The stability of laminar symmetric separated wakes

Castro, Ian P. (2005) The stability of laminar symmetric separated wakes Journal of Fluid Mechanics, 532, (1), pp. 389-411. (doi:10.1017/S0022112005004301).


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Time-dependent computations of the two-dimensional incompressible uniform-velocity laminar flow past a normal flat plate (of unit half-width) in a channel are presented. Attention is restricted to cases in which the well-known anti-symmetric (von Kármán-type) vortex shedding is suppressed by the imposition of a symmetry plane on the downstream plate centreline. With a further symmetry plane at the channel's upper boundary, the only two governing parameters in the problem are the channel half-width, H, and the Reynolds number, Re (based on the body half-width and the upstream velocity, U). The former is restricted to the range 3?H?30 and the interest lies in determining the nature of the initial instability which occurs in the separated wake as Re is gradually increased. It is found that for sufficiently large H and at a critical Re, a long-time-scale global (supercritical) instability is initiated, which in its saturated (limit) state takes the form of ‘lumps’ of vorticity being periodically shed from the tail end of the separated bubble. Stability calculations of corresponding mean flow profiles (typical of those found in the separated wake) are undertaken by examining the impulse response of particular profiles via appropriate solution of the Orr–Sommerfeld equation. The results of this analysis extend those available from related published work and are consistent with the behaviour found from the numerical computations. Taken together, all the results suggest that this type of global instability may be generic to many kinds of separated wakes and, indeed, may provide the fundamental explanation for the very low-frequency oscillations often noticed in fully turbulent wake bubbles.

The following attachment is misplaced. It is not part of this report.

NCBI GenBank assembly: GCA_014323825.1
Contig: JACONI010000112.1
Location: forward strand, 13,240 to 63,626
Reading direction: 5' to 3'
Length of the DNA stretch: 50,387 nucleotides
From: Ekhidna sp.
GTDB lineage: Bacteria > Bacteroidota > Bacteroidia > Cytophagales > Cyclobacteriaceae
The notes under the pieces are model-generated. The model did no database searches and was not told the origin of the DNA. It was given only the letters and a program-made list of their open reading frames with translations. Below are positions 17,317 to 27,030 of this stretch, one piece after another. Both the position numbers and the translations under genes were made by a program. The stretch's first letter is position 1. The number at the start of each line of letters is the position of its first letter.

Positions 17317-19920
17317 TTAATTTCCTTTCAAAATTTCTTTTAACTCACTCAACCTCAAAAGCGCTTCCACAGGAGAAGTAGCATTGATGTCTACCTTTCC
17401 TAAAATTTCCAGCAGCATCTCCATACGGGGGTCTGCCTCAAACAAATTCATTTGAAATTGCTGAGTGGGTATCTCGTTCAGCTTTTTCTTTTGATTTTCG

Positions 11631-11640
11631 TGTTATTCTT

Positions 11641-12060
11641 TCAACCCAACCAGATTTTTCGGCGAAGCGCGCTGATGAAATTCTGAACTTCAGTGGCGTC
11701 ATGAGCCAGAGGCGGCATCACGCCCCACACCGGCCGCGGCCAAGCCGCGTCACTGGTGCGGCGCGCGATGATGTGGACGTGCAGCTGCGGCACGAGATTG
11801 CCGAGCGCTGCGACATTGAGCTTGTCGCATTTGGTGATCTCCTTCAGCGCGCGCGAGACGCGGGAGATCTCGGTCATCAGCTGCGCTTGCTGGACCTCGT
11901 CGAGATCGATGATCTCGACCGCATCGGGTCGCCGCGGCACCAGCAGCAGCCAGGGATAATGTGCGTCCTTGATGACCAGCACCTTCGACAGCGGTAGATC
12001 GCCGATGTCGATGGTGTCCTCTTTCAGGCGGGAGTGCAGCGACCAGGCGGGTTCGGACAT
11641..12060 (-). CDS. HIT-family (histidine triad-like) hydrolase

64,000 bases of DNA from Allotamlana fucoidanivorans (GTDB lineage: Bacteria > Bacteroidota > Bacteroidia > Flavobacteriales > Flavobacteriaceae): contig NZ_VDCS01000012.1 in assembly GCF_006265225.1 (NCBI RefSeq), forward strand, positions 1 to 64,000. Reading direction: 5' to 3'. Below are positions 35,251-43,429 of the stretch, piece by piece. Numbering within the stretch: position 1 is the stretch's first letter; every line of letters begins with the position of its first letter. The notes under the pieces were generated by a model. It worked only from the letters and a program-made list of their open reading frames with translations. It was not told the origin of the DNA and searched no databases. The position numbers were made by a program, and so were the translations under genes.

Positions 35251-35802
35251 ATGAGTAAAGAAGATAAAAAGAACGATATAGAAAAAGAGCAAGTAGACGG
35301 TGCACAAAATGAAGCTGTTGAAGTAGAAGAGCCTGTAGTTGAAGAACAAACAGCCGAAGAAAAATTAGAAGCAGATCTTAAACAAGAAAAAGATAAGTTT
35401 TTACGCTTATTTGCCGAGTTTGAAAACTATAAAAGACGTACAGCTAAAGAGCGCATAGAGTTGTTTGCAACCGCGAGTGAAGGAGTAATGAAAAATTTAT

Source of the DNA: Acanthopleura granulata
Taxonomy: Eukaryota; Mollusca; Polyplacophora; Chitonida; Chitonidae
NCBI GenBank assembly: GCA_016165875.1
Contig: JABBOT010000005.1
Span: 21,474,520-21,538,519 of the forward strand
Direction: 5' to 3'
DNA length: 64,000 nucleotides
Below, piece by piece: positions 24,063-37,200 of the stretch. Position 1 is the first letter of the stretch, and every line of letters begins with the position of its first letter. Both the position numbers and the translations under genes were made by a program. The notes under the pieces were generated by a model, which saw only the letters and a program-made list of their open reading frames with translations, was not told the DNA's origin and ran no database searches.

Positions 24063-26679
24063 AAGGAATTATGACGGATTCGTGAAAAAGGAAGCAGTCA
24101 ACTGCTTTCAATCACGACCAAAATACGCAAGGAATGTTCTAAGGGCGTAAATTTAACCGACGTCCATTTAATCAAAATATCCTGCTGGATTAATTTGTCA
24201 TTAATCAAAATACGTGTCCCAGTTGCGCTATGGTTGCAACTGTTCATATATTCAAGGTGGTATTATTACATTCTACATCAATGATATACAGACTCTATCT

Item Type: Article
Digital Object Identifier (DOI): doi:10.1017/S0022112005004301
ISSNs: 0022-1120 (print)
ePrint ID: 23204
Date :
Date Event
Date Deposited: 14 Mar 2006
Last Modified: 16 Apr 2017 22:46
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